the correct tenon thickness (Photo 8).
Make a series of crosscuts to remove
the waste; on the last pass, the angled
end butts against the rip fence. (If
you have a dado set, you can cut
each tenon cheek in two passes.) Flip
the workpiece over, reset the miter gauge to make the angled end rest
flush against the rip fence, and cut the
other tenon cheek. Test the tenon’s
fit in one of the mortises—the tenon
should slide in without binding and
fit without wiggling. Adjust the blade
height and cut another test tenon, if
26. Cut all the tenon cheeks. You’ll
need to attach a long fence to the
miter gauge to support the long
aprons and stretchers.
27. Use the bandsaw to cut the
tenons’ top and bottom shoulders.
28. Miter the ends of the tenons,
so they’ll fully seat when you assemble
the joints. Tilt the blade to 45°
and use the same two miter gauge
setups that you used earlier. Make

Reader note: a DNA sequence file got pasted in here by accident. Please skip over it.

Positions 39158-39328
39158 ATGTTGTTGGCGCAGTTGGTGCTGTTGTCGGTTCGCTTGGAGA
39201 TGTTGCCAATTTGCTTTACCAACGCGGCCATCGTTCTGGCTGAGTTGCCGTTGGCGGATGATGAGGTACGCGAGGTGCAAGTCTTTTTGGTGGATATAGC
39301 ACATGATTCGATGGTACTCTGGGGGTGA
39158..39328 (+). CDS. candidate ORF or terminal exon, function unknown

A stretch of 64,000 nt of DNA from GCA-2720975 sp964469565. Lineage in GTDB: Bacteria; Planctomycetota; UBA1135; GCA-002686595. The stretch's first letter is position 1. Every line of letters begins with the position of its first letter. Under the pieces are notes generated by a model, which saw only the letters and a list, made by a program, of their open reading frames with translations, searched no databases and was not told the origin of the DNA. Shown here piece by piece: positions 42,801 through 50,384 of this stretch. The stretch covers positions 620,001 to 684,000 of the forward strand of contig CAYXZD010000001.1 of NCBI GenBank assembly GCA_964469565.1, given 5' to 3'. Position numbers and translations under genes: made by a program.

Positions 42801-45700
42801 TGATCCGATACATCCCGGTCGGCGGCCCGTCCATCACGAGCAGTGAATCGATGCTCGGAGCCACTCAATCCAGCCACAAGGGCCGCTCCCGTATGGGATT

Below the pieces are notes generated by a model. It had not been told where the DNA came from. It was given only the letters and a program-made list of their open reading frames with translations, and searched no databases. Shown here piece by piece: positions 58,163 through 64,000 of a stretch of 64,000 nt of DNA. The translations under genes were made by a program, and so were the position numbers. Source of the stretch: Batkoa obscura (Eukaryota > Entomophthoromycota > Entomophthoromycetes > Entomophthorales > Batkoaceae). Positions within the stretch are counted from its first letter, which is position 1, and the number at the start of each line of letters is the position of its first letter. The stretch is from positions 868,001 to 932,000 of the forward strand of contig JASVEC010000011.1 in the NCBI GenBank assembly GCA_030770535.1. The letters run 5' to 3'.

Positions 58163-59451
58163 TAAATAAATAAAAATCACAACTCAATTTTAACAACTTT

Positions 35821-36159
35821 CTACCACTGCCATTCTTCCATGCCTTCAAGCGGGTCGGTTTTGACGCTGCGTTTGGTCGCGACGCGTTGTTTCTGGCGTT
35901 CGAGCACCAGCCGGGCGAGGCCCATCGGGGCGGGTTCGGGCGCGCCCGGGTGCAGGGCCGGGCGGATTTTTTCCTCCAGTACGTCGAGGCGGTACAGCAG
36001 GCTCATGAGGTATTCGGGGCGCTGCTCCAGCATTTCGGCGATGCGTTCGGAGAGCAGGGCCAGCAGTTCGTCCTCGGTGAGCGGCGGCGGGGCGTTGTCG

sure to orient each skirt correctly
before cutting the miter.
29. Rout a bead on the bottom
edge of each apron, using a 3/8" beading
bit (Photo 9).
Assemble the base
30. Clamp the appropriate apron
between each matched pair of legs.
The legs will be too long (they’ll be
cut to fit after the base has been
glued together), so use the registration
lines drawn on the legs to locate
the bottom edge of each apron. Next,
place the appropriate stretcher in
position, with its angled tenon shoulder
butted against the inside face of
one leg’s lower square section. Then
scribe a line across the opposite end
of the stretcher, where it crosses the
inside face of the other square section
(Photo 10). Add 1" to this shoulder
line to allow for the tenon. Cut each
stretcher to final length. Then cut the
31. Dry-fit each sub-assembly to
make sure all the joints fit properly
32. Glue together the two ends and
allow them to dry overnight.
33. The next day, complete the
base by gluing and clamping the long
aprons and stretchers between the
two ends (Photo 12).
34. After the glue has dried, saw the
ends of each leg flush (Photo 13). I use
a block plane to clean up these cuts.
35. Pin the mortise and tenon